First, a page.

• Olympic: Three Parks in One

    Olympic

    National Park Washington

There are park alerts in effect.
show Alerts »
  • Madison Falls Trail Closed for Repairs Beginning July 7

    The one-tenth mile Madison Falls Trail and trailhead parking lot located in Elwha Valley will close to public entry beginning on Monday, July 7 while crews make improvements and repairs.

  • Hurricane Ridge Road Closed to Vehicles Sunday 8/3 (6:00a - noon)

    Due to the "Ride the Hurricane" bicycle event, the road to Hurricane Ridge will be closed above the Heart o' the Hills entrance station from 6:00a to noon on Sunday August 3rd.

  • Spruce Railroad Trail Improvements to Begin August 5

    Spruce Railroad Trail will be closed from the Lyre River TH to approximately 0.25 miles east of Devil’s Punchbowl. Work is expected to be completed by the end of October. The remainder of the trail will be accessible from the Camp David Jr. Road TH. More »

Nonnative Species

 
Scot's Broom

Scot's broom, shown flowering here,
is an invasive exotic plant.

NPS Exotic Plant Management Team

A nonnative species is a species that arrives in new habitats as a direct or indirect result of human activities. They are sometimes called “exotic” or “alien” species.

Some species are introduced intentionally (like llamas) and others, like thistles, arrive unintentionally.

For examples of introduced plants,
see Invasive Plants.

 
Quagga mussels

Quagga mussels, like these at Lake Mead, can negatively impact natural ecosystems.

NPS Photo

Some Nonnatives are Harmful:

Some nonnative species cause no problems, but others can be harmful to native or endangered species, ecosystems, or even human health.

Examples:

  • Wood-boring beetles and diseases transported in firewood can kill trees. Solution: don’t bring firewood from home, get it locally.
  • Quagga and zebra mussels, freshwater mollusks nonnative to North America, have been traveling throughout the U.S. Since they are often found in the millions once they move to an area, they can easily outcompete native water species. They produce microscopic larvae that pass through screens and clog water treatment systems. Solution: clean off boats, trailers, and equipment before leaving home and when leaving the water so these mussels don't invade Olympic or elsewhere.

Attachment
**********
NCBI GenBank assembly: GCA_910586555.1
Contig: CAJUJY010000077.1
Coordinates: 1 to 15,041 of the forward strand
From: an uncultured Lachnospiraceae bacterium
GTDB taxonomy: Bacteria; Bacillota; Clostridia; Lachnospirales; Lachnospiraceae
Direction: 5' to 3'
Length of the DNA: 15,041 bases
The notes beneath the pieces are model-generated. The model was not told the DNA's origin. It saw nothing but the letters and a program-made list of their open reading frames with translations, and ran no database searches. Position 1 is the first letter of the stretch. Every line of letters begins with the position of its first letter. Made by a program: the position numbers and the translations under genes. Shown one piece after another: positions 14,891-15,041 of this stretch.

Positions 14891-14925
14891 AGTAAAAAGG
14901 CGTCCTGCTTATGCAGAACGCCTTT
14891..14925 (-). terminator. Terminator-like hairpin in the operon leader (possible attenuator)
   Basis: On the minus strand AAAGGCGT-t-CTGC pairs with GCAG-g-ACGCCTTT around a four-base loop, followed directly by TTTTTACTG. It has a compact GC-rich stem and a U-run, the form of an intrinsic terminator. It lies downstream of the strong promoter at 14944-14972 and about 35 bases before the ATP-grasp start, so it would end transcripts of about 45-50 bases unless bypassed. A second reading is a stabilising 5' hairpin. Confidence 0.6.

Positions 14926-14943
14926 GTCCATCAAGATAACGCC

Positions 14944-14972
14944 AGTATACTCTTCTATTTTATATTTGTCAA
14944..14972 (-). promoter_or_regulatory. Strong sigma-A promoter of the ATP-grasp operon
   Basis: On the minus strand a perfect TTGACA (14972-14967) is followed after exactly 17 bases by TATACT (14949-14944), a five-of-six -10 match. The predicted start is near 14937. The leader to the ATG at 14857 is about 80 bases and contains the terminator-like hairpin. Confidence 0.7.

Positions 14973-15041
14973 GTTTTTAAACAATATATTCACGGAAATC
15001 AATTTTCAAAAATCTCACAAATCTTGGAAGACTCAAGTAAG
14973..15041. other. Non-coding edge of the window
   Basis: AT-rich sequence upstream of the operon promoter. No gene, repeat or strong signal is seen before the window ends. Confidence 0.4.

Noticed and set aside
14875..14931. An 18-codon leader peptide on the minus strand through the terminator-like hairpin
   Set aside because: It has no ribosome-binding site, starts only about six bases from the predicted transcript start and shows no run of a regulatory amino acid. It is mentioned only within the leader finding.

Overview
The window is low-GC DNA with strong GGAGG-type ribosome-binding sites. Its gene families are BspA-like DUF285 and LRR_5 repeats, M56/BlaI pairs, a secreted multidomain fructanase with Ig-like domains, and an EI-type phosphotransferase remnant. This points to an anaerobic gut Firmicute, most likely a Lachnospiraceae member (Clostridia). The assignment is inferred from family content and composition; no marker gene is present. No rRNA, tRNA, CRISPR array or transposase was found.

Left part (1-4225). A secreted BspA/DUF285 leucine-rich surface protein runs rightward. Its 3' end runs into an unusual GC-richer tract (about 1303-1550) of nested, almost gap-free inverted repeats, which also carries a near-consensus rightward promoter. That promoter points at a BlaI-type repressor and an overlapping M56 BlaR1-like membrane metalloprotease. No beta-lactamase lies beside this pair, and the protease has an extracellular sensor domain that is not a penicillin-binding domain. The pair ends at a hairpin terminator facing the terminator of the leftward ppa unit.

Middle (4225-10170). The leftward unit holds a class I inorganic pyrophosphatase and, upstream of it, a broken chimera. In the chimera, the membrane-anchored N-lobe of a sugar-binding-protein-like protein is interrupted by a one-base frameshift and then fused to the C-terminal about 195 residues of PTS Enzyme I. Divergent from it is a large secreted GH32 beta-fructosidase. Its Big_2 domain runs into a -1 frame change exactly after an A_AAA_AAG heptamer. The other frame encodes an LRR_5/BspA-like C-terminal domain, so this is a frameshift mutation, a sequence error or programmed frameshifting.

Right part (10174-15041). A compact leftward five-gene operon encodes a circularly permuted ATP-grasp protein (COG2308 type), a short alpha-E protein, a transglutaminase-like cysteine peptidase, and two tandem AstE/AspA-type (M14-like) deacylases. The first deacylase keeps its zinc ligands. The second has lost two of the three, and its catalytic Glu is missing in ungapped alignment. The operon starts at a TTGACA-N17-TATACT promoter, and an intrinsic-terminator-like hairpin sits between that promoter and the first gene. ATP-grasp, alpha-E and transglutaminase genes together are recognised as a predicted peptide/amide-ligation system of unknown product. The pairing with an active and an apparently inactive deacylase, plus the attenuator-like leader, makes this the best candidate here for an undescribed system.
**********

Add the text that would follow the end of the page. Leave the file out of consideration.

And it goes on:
Japanese Knotweed

Japanese knotweed showing lack of understory

NPS Exotic Plant Management Team

More than 200 plant species in Olympic National Park are nonnative. About 70 of those species are found within the park’s wilderness. Established nonnative plants can affect natural succession, plant community structure, geophysical processes, and displace or eliminate native species. Some nonnative plants are not a threat, but a few species could cause irreversible impacts such as eliminating rare native species.

For more on nonnative plants with negative impacts, see the Invasive Plants page.

Did You Know?

Mt. Olympus in winter

That Mount Olympus receives over 200 inches of precipitation each year and most of that falls as snow? At 7,980 feet, Mount Olympus is the highest peak in Olympic National Park and has the third largest glacial system in the contiguous U.S.